The Delmarva Peninsula fox squirrel is the largest variety of tree squirrel in North America — with about half its length taken up by its long, exceedingly fluffy tail. Unlike the chattering, scampering gray squirrel, it's quiet, shy and not quite agile enough to jump from tree to tree. The Delmarva fox squirrel is also very difficult to spot — no small thanks to the fact that it's seriously endangered by logging, development, agriculture, road construction, sea-level rise and more.


Since the Delmarva Peninsula fox squirrel was listed under the Endangered Species Act back in 1967 — when only 10 percent of its historical population remained on Earth — translocations, habitat protection and other measures have helped it bounce back from the very brink of extinction. This squirrel also faces loss of habitat due to sea-level rise resulting from global climate change. Portions of its currently occupied habitat are projected to be inundated by sea-level rise over the next 50 years. Given the specific habitat needs of the squirrel and the limited available habitat, this loss of habitat poses a serious threat.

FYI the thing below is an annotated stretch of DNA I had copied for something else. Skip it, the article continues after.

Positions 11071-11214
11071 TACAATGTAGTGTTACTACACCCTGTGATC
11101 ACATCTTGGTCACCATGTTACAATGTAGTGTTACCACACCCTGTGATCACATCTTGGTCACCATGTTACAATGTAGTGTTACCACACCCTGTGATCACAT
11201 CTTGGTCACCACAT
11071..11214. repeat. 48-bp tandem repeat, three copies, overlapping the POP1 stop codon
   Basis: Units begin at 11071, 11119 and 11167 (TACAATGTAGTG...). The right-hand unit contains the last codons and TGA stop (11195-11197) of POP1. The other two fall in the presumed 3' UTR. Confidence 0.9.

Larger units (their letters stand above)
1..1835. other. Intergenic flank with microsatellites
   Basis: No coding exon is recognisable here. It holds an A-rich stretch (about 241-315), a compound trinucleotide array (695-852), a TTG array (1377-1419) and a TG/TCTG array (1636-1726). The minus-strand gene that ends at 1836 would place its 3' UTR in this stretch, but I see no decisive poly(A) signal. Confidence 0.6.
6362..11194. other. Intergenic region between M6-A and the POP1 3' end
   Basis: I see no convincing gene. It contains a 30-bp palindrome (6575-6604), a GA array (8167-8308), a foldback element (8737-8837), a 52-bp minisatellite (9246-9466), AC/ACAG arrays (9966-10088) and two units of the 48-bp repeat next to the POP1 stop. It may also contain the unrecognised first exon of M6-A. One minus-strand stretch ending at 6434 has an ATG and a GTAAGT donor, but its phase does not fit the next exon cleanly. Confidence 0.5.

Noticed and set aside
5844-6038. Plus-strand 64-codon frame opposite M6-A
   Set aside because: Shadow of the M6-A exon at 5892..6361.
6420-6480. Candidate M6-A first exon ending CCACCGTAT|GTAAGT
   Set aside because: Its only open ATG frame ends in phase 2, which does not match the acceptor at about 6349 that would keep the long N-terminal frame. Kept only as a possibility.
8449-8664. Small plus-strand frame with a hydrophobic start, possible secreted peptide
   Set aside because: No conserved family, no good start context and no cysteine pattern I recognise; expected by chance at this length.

But the timid, vulnerable mammal is still jeopardized by the same threats, and new ones pop up all the time — like a military training facility recently proposed for the middle of its Maryland habitat. After the Center announced our intent to sue over the facility to protect the squirrel, the federal government scrapped its plans for the project in the summer of 2010. 

Despite the ongoing threats to these squirrels, in 2014 they were declared "recovered" by Interior Secretary Sally Jewell and lost Endangered Species Act protections.

Photo of Delmarva Peninsula fox squirrel courtesy Wikimedia/Brian Gratwicke